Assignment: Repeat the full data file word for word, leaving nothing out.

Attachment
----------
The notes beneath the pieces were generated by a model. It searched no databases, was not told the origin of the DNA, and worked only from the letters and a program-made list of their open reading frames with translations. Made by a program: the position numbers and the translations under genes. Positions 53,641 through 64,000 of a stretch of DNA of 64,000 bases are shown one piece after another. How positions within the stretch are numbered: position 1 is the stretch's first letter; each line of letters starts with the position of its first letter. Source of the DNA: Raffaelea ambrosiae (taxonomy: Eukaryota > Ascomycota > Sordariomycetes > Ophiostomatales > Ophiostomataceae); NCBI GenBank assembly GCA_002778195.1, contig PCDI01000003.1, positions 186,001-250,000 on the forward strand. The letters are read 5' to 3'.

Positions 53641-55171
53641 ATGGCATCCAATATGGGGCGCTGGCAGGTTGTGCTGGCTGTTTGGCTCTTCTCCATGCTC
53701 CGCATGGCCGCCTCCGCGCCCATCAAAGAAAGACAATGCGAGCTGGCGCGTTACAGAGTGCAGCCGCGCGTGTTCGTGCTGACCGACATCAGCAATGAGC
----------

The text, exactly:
The notes beneath the pieces were generated by a model. It searched no databases, was not told the origin of the DNA, and worked only from the letters and a program-made list of their open reading frames with translations. Made by a program: the position numbers and the translations under genes. Positions 53,641 through 64,000 of a stretch of DNA of 64,000 bases are shown one piece after another. How positions within the stretch are numbered: position 1 is the stretch's first letter; each line of letters starts with the position of its first letter. Source of the DNA: Raffaelea ambrosiae (taxonomy: Eukaryota > Ascomycota > Sordariomycetes > Ophiostomatales > Ophiostomataceae); NCBI GenBank assembly GCA_002778195.1, contig PCDI01000003.1, positions 186,001-250,000 on the forward strand. The letters are read 5' to 3'.

Positions 53641-55171
53641 ATGGCATCCAATATGGGGCGCTGGCAGGTTGTGCTGGCTGTTTGGCTCTTCTCCATGCTC
53701 CGCATGGCCGCCTCCGCGCCCATCAAAGAAAGACAATGCGAGCTGGCGCGTTACAGAGTGCAGCCGCGCGTGTTCGTGCTGACCGACATCAGCAATGAGC